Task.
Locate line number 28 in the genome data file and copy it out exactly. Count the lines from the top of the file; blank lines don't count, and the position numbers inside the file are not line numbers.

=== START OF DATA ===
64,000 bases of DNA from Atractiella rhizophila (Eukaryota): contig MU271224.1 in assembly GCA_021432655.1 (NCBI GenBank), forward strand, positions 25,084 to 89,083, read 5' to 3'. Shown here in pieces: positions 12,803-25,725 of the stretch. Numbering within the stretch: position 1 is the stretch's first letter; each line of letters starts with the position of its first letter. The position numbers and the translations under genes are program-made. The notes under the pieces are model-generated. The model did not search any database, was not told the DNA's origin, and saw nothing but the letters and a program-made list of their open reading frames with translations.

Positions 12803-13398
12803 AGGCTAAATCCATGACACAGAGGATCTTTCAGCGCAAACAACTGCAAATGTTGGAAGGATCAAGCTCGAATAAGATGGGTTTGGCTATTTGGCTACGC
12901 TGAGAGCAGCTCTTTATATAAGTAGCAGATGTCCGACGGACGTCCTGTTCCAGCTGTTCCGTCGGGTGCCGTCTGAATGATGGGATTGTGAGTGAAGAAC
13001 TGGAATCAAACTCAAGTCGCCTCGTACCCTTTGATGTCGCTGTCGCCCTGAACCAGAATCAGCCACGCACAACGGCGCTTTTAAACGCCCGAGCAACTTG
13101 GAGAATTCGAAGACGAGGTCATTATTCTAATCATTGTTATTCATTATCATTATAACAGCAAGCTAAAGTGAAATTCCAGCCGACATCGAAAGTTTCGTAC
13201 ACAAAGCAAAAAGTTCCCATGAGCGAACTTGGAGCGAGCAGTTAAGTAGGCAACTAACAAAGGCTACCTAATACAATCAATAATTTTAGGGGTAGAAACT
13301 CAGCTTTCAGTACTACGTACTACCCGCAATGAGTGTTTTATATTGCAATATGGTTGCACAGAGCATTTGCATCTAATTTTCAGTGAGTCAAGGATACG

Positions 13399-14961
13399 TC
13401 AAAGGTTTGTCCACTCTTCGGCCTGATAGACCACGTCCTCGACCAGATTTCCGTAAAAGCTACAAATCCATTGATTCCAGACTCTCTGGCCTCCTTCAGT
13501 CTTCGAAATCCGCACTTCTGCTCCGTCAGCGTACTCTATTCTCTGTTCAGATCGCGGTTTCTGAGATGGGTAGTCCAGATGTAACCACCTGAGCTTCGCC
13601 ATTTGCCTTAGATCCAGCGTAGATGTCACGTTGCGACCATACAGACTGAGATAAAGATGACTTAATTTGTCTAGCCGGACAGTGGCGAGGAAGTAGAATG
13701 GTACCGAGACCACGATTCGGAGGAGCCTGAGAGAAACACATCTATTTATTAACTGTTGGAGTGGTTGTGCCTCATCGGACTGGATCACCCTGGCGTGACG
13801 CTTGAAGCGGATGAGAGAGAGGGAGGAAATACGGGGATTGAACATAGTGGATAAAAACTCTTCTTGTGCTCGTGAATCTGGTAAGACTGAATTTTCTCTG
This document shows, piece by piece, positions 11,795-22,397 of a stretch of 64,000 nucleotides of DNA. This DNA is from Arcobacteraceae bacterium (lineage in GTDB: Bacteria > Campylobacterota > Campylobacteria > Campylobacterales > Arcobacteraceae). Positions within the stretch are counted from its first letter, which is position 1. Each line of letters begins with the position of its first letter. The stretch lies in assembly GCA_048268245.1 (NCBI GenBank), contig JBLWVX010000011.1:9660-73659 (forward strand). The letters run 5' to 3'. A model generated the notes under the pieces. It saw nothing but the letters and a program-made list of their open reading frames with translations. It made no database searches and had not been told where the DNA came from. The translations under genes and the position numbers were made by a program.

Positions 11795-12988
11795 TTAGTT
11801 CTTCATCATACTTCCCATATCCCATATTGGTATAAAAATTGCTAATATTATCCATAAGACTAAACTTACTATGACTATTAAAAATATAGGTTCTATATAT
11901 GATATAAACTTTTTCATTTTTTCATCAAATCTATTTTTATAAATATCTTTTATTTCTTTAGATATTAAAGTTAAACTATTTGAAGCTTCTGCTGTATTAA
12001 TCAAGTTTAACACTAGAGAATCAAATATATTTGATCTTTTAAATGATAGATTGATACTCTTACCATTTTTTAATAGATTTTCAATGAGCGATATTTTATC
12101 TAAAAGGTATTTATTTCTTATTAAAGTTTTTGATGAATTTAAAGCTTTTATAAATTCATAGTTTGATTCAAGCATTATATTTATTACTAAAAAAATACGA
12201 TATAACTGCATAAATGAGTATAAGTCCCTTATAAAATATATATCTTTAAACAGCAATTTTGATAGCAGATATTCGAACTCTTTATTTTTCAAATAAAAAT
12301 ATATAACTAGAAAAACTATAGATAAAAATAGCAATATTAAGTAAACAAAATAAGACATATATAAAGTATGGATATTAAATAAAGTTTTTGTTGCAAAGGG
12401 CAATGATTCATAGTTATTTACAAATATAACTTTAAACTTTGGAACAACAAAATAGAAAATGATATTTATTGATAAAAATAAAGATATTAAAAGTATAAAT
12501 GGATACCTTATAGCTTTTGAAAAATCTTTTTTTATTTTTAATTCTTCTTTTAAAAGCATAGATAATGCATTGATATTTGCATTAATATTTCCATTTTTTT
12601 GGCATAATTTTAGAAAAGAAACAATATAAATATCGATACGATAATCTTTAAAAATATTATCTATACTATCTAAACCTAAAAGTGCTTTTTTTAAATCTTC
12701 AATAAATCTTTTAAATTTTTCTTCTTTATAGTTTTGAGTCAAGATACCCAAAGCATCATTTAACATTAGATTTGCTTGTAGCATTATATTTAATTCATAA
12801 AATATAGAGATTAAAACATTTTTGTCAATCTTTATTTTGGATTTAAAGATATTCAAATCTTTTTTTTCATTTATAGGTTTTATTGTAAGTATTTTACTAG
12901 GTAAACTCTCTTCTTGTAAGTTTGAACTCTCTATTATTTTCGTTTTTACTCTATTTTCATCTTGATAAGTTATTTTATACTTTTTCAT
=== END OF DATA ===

12701 AATAAATCTTTTAAATTTTTCTTCTTTATAGTTTTGAGTCAAGATACCCAAAGCATCATTTAACATTAGATTTGCTTGTAGCATTATATTTAATTCATAA